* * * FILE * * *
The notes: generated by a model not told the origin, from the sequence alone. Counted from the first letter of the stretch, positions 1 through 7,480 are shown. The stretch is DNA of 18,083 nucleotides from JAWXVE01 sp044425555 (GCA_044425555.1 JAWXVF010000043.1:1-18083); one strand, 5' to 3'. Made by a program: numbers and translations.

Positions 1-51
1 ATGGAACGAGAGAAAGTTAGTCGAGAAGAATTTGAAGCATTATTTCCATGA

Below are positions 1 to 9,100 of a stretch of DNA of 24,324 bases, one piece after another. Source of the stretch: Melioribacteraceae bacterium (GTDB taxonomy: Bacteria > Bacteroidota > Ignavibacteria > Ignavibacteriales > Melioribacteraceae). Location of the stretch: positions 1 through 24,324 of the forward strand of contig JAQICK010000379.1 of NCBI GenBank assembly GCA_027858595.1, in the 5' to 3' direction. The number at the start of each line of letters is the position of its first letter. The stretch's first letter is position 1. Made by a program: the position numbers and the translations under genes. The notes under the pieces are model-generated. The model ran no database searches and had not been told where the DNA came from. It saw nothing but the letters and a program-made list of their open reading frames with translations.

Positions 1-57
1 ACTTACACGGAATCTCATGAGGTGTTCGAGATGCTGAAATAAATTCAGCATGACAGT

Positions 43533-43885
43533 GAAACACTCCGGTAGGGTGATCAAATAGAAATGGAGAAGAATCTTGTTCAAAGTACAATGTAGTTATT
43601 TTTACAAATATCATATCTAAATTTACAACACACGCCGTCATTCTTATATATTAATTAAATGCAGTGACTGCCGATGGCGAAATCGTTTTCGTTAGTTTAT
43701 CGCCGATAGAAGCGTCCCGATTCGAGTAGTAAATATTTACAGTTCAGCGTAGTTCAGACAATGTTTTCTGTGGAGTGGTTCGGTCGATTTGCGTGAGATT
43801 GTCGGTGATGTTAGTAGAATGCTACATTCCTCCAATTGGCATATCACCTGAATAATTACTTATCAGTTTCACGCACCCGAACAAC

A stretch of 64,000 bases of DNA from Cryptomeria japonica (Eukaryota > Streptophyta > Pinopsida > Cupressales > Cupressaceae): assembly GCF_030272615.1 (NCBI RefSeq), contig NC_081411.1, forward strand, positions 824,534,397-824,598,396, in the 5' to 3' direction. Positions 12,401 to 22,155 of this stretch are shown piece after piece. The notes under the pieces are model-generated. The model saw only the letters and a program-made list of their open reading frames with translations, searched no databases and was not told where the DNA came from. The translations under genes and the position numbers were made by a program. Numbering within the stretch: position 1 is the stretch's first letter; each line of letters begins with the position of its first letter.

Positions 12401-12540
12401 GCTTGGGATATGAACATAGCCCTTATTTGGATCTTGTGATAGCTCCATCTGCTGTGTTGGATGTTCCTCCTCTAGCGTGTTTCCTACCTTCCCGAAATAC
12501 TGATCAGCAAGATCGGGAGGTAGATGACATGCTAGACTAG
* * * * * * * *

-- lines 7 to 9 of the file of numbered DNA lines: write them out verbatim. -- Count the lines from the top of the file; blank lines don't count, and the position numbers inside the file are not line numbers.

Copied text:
Positions 43533-43885
43533 GAAACACTCCGGTAGGGTGATCAAATAGAAATGGAGAAGAATCTTGTTCAAAGTACAATGTAGTTATT
43601 TTTACAAATATCATATCTAAATTTACAACACACGCCGTCATTCTTATATATTAATTAAATGCAGTGACTGCCGATGGCGAAATCGTTTTCGTTAGTTTAT